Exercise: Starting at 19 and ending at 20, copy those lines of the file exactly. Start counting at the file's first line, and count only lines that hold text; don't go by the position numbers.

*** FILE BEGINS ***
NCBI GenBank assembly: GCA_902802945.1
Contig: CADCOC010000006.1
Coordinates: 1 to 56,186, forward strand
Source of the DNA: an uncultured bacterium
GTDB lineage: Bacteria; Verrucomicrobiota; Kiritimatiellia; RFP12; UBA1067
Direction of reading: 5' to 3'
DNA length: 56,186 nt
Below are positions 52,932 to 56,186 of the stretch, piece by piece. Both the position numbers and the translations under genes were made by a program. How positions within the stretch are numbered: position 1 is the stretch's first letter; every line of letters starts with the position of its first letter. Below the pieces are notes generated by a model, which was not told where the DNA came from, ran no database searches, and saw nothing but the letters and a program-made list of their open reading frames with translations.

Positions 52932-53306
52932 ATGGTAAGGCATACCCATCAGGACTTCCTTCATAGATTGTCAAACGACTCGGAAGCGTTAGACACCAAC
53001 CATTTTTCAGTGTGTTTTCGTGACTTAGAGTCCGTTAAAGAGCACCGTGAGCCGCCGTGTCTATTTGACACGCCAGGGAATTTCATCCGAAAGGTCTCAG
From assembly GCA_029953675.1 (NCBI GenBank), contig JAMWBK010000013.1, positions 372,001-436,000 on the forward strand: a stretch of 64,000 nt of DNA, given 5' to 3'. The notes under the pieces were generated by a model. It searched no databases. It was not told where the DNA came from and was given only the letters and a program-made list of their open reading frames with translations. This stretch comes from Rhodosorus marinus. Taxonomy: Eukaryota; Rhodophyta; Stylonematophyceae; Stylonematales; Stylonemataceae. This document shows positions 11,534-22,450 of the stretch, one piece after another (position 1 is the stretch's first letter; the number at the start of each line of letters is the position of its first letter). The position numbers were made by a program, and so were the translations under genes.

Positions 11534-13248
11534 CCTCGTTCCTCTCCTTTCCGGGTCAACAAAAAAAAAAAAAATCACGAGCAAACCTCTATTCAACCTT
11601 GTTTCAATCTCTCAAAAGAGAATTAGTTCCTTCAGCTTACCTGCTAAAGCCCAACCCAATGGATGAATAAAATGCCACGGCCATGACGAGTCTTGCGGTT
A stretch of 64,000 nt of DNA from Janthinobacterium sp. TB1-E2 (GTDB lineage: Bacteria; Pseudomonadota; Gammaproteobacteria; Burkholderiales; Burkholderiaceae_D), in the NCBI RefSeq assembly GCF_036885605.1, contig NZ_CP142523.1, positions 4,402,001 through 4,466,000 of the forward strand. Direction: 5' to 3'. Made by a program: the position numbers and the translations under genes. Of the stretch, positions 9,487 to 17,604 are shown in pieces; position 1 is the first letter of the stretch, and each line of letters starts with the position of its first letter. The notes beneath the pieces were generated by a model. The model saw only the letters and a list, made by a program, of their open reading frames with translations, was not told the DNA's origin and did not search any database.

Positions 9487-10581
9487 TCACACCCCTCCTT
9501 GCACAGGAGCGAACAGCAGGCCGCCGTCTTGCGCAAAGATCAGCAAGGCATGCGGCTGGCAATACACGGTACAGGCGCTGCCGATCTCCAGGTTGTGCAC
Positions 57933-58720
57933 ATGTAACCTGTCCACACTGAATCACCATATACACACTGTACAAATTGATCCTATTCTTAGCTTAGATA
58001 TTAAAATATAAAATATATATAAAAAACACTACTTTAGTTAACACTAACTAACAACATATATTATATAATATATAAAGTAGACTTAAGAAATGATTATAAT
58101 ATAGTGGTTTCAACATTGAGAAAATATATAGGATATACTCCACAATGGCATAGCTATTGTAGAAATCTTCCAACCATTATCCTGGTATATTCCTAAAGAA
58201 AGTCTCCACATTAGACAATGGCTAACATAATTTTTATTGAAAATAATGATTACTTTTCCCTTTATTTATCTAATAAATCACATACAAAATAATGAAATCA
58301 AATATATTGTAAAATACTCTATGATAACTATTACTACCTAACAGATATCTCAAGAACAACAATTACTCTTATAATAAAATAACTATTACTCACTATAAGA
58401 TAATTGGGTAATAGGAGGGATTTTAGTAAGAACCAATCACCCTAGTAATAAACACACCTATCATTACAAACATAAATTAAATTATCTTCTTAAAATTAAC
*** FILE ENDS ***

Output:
9501 GCACAGGAGCGAACAGCAGGCCGCCGTCTTGCGCAAAGATCAGCAAGGCATGCGGCTGGCAATACACGGTACAGGCGCTGCCGATCTCCAGGTTGTGCAC
Positions 57933-58720